Not only did this data help us better understand how header actions are used, but it also gave us future research ideas where we might look into these editing workflows in more detail.
3. Backing up qualitative research with hard numbers
Using product analytics to support, guide, and back up qualitative research is arguably the most powerful way to win over cross-functional partners. More importantly, it will make you feel more confident in your next steps. How you do this depends on the situation, but some scenarios come up often.
Use data to help confirm research findings
Let’s say you’ve just wrapped up a study where several new users said it was hard to get started in your app. This might feel like anecdotal evidence. You can use product analytics to see if this is widespread.
In this case, you could look at your team's existing metrics for onboarding workflows and filter them down to new users only. This process is called “segmentation” and is one of the most valuable tools to find insights in your data.
Use existing KPIs as a starting point for new research studies
You can also flip the process around. Let’s say a key metric, like checkout conversion, has been decreasing for the past few weeks. By grouping the data to see different user segments or different related events, you can see how conversion rates vary for almost any data. Some of the simplest ones to start with include landing page, country, and device type (i.e., mobile/desktop).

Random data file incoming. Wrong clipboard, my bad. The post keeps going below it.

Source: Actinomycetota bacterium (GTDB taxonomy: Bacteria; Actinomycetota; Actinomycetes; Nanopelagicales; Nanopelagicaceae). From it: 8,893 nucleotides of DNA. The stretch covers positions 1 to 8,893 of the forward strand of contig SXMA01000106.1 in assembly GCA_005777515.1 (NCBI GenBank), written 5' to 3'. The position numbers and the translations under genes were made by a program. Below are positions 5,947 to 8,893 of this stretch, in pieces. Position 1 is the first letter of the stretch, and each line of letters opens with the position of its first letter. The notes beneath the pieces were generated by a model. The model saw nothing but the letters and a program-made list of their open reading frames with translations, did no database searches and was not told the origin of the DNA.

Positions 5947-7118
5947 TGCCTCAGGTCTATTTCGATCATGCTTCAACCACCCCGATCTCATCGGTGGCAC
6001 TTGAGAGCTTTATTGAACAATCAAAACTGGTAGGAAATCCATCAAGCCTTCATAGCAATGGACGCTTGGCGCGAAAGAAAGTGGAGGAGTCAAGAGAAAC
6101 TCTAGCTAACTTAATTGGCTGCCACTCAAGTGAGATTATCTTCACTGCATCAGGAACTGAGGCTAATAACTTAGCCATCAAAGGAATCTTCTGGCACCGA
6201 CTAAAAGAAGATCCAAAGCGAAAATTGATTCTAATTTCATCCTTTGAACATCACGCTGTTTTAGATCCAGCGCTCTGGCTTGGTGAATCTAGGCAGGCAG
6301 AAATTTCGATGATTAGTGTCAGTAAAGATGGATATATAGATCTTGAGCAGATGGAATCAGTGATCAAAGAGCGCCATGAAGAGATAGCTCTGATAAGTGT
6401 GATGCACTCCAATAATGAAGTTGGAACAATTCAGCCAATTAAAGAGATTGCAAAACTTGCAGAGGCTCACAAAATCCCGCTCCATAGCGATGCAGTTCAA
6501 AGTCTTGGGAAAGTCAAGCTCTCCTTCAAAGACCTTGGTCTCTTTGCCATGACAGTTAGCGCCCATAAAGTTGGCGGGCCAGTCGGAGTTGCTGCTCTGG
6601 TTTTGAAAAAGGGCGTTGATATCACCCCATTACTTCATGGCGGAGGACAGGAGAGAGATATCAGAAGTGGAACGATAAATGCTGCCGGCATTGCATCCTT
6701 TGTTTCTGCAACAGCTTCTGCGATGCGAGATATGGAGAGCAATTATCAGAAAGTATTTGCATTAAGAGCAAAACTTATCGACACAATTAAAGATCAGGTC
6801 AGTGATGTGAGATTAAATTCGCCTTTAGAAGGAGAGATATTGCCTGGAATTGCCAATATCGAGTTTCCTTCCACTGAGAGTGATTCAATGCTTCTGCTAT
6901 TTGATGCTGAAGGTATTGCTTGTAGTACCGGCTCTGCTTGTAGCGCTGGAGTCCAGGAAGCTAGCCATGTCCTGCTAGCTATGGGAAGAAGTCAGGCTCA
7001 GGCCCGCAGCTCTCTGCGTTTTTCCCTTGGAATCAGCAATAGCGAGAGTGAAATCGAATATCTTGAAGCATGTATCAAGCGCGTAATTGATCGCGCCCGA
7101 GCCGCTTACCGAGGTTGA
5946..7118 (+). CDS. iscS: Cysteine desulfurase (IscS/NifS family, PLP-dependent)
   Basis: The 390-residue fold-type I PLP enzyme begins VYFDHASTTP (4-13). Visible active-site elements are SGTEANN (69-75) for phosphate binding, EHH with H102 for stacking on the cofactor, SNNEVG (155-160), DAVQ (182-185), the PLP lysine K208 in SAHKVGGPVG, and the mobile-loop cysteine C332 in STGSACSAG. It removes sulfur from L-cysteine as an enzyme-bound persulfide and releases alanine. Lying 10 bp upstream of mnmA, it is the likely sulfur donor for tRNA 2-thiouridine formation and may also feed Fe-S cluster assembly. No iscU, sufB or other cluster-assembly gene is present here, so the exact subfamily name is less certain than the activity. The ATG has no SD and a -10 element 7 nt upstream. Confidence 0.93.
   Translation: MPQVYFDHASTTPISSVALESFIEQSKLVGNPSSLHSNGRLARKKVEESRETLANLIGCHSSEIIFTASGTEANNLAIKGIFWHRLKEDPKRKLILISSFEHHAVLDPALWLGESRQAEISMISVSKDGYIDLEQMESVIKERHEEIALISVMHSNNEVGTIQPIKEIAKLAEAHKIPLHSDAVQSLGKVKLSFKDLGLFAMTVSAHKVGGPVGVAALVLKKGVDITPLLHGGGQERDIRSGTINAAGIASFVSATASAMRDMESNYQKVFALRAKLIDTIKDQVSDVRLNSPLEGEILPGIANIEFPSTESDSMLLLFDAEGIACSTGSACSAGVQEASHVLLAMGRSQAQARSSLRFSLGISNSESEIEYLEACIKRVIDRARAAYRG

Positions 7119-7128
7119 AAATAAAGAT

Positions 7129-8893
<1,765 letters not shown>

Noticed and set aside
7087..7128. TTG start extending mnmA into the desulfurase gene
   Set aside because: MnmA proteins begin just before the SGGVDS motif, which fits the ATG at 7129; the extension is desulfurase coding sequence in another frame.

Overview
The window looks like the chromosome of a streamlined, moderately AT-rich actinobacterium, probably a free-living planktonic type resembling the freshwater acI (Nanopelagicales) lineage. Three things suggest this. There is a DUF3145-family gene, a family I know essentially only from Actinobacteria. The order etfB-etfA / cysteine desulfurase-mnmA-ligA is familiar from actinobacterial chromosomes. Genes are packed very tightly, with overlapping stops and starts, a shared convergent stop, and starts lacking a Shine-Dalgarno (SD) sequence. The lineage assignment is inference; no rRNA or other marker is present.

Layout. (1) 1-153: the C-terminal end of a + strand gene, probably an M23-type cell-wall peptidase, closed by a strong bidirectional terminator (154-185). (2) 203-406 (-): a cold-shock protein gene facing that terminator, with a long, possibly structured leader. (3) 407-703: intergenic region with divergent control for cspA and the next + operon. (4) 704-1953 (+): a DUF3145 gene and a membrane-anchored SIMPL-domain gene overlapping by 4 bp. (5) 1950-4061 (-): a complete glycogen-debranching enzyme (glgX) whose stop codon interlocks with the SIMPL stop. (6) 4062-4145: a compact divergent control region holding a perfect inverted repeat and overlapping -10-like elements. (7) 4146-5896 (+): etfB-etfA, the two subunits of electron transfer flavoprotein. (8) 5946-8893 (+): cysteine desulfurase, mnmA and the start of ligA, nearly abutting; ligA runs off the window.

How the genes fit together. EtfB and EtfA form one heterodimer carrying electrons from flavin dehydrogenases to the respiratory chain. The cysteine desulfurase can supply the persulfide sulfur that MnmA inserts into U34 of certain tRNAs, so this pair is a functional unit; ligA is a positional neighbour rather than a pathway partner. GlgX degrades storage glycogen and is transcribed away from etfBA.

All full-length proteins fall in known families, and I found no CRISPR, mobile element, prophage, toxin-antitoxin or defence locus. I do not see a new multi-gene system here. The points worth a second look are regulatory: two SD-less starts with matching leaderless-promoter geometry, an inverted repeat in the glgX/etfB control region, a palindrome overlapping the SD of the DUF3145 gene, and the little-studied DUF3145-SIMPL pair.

Quantify the scope of a problem
Finally, suppose users mention a particular error they’ve hit, or a workflow they find especially painful. In either case, you can use product analytics to see how their journey through your product compares to other users. This can help you quantify the impact of a particular issue or behavior. My favorite way to do this in Heap is with our journeys chart.
This journey shows how many users view a page (pageview event) and encounter an error while in a trial. It then shows how that affects the percentage of trial users who purchase compared to trial users who don’t experience an error.
To turn the journey into a direct comparison, select “Include users who skipped this step.” This makes it easy to see the impact of doing—or not doing—an event on the completion rate of the journey.
💡If an event has a higher conversion rate, be cautious. It’s tempting to think you need more users to do this event, but it’s almost always the case that doing any event on a site can be a sign of intent—even if the event is an error!
However, if an event has a lower conversion rate for users who do it, it’s a good sign you’ve found something important.
Product analytics = another tool in the design process
I’ve learned while working at Heap that the design process isn’t a recipe you must follow step by step. Instead, it’s more like a toolbox where you reach for a different set of tools depending on the project.
These three techniques in Heap have made product analytics one of the tools I use on almost every project, and I hope you’ll find them just as helpful in your design process!